Shady Grove Unitarian chapel, est. 1858.
I gave my final service of worship there this past Sunday, after 2 and a half happy years doing so every 1st Sunday of the month.
Susan and I married there, one of the happiest days of my life.
My dear friend Michael Hill had his daughter Alex formally named there.
Many happy memories. None more beloved than the time spent there, as at a monk's or hermit's hut, alone or in company, wrapped in the silence only the Australian bush can offer.
The chapel itself is made out of the very and rocks of the bush in which it has sailed its stationary voyage through lengths and breadths of time. Its simplicity is its charm--rough cut wood floors and beams, white plaster walls, and arched windows lending just a hint of the gothic. The acoustics are marvellous, built as it was by people who wanted to hear, wanted to communicate deeply with each other.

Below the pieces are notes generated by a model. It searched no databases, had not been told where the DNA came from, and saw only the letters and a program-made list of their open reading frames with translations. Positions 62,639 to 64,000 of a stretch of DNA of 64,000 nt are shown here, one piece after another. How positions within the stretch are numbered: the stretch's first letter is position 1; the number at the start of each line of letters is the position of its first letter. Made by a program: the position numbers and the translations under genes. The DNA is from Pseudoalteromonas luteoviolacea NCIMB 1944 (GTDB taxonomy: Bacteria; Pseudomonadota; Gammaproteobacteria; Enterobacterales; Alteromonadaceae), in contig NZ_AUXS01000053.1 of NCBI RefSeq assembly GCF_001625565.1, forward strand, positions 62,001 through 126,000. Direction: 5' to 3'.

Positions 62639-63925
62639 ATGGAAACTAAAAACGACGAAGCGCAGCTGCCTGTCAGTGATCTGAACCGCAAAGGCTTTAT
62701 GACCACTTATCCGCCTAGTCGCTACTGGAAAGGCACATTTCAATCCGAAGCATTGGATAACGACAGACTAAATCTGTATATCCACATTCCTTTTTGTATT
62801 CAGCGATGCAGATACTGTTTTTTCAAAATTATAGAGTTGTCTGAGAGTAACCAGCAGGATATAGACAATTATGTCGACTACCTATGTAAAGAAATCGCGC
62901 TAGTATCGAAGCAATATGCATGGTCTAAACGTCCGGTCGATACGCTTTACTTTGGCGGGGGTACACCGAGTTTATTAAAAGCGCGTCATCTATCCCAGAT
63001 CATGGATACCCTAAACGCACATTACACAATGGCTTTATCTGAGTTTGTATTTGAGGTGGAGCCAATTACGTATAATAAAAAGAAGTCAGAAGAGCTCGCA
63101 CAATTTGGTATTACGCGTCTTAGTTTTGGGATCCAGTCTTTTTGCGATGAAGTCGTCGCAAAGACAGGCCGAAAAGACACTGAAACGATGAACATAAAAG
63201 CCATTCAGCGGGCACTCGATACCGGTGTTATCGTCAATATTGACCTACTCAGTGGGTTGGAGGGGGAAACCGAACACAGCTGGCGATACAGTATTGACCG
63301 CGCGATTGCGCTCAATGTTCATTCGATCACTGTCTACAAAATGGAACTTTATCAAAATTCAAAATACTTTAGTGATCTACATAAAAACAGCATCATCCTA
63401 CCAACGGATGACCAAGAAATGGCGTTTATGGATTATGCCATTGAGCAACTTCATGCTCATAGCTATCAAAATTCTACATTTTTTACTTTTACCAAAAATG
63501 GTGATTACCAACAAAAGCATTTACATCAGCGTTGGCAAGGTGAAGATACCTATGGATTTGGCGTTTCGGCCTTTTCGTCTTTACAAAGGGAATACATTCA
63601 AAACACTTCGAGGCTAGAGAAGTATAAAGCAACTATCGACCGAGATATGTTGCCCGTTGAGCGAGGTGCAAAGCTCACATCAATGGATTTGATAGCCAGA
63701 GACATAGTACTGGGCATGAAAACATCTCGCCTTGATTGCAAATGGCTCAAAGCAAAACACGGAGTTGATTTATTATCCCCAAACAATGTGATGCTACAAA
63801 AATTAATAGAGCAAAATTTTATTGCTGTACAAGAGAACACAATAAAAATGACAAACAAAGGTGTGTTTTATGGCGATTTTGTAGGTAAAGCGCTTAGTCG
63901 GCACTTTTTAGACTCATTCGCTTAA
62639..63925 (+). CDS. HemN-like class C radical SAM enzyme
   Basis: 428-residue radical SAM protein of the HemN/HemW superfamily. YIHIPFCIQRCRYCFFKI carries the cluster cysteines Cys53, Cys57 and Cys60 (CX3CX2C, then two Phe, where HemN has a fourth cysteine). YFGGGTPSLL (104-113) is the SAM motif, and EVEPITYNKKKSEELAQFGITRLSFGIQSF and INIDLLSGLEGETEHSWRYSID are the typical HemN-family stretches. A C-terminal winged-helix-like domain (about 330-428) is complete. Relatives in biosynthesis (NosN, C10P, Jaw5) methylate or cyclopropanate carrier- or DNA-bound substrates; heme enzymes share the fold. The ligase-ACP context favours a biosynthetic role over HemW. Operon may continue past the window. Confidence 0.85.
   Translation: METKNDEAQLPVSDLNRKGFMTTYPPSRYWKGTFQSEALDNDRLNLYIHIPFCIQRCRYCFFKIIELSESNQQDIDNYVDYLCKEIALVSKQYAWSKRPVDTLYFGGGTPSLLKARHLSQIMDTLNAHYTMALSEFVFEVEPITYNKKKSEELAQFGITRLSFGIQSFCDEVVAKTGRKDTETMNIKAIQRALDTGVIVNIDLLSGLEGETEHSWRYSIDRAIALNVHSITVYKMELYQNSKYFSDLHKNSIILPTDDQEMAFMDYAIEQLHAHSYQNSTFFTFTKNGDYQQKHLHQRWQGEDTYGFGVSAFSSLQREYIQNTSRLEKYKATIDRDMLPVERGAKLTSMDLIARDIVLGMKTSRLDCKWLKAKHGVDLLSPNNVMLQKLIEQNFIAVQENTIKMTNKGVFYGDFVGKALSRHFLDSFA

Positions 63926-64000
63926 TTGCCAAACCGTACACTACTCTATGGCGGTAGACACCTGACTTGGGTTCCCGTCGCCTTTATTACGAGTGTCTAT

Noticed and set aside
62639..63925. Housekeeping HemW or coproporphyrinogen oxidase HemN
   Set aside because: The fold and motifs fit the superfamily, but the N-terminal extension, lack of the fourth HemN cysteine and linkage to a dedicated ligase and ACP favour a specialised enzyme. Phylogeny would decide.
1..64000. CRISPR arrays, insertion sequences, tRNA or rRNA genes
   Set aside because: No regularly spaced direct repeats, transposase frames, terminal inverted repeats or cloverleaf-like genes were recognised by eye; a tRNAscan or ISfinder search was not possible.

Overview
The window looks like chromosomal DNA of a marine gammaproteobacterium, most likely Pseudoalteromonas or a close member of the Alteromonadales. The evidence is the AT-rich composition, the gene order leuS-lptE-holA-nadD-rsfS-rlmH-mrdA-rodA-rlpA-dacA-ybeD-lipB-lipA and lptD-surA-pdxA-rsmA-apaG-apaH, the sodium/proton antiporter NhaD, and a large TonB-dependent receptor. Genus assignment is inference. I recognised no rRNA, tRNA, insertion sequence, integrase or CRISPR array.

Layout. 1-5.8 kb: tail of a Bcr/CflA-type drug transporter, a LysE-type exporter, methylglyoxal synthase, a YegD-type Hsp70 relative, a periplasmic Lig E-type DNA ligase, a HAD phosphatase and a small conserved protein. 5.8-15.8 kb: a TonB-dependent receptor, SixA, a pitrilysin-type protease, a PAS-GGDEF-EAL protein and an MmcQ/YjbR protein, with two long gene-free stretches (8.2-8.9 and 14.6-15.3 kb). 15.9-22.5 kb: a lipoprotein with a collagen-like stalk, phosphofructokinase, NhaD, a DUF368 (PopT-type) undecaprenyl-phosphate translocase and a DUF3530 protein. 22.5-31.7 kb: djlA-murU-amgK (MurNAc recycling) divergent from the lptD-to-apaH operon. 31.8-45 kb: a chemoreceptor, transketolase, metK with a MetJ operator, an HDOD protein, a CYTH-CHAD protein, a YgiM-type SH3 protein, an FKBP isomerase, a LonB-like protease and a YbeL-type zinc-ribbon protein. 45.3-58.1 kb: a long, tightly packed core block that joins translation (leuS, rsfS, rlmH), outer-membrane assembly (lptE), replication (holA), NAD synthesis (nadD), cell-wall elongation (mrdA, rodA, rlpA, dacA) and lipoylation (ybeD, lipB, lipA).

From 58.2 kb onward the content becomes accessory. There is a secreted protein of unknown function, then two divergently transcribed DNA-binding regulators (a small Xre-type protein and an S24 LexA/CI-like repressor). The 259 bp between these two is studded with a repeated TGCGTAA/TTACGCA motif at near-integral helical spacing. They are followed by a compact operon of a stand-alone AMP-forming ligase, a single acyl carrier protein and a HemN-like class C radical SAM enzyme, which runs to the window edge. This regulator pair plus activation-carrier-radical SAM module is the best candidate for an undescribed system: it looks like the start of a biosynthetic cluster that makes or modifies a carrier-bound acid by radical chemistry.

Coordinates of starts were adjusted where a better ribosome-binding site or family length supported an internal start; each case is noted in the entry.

No minister can ever have a had an apprenticeship in such a perfect setting.
And so I am deeply grateful to have drunk deep of its particular magic these years.
I will miss it more than I can say.
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